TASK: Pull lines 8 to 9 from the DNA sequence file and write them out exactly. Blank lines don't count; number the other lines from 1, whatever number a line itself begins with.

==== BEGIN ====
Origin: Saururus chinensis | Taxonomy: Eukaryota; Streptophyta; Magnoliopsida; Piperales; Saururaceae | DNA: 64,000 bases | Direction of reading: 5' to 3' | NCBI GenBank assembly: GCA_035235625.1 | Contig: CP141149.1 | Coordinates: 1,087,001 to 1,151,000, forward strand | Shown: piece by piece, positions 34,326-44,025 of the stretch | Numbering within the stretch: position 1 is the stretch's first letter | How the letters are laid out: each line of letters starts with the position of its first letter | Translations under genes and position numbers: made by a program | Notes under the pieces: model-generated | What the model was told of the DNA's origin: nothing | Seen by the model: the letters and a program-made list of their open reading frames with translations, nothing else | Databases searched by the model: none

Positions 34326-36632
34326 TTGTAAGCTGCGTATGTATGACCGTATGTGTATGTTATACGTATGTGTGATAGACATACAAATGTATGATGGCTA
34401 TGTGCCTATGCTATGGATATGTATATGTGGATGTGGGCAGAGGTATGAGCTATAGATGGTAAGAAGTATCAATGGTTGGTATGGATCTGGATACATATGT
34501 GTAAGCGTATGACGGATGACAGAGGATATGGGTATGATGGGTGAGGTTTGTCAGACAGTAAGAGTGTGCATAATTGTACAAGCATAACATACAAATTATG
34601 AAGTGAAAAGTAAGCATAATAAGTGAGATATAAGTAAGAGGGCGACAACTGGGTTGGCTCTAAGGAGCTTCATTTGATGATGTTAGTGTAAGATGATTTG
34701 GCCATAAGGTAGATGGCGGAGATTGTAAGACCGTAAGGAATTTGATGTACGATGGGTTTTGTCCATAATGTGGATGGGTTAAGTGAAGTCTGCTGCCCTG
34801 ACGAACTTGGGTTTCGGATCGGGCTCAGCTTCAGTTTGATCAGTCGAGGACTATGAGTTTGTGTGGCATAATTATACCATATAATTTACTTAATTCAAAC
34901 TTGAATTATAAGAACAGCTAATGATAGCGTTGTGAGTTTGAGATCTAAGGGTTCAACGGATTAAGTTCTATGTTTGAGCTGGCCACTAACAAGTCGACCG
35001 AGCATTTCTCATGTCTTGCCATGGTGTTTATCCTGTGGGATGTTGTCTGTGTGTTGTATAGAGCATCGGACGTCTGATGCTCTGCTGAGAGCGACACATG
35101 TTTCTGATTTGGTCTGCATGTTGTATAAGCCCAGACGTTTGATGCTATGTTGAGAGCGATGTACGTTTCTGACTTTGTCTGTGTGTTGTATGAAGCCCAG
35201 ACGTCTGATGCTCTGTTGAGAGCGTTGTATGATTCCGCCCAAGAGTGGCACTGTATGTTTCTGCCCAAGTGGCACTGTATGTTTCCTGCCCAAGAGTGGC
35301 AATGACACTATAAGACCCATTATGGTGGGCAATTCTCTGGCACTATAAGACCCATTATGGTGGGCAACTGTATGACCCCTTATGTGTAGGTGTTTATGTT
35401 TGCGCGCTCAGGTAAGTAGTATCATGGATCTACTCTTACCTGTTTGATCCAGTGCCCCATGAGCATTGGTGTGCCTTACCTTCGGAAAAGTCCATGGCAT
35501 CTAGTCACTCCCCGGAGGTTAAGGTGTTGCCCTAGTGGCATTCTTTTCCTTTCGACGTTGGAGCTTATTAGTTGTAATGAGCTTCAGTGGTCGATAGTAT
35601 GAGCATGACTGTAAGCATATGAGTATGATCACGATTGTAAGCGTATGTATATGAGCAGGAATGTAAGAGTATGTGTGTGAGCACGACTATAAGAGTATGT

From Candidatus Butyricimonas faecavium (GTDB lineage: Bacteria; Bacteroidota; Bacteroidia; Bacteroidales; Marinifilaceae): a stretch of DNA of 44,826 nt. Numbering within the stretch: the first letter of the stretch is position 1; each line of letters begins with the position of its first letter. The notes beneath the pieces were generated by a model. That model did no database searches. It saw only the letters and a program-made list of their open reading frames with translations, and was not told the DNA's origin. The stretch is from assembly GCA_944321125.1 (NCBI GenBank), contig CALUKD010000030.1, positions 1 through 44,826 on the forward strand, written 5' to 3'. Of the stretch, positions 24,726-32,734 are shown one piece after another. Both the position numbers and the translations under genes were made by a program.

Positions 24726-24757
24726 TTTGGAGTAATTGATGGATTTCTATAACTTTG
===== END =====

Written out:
34801 ACGAACTTGGGTTTCGGATCGGGCTCAGCTTCAGTTTGATCAGTCGAGGACTATGAGTTTGTGTGGCATAATTATACCATATAATTTACTTAATTCAAAC
34901 TTGAATTATAAGAACAGCTAATGATAGCGTTGTGAGTTTGAGATCTAAGGGTTCAACGGATTAAGTTCTATGTTTGAGCTGGCCACTAACAAGTCGACCG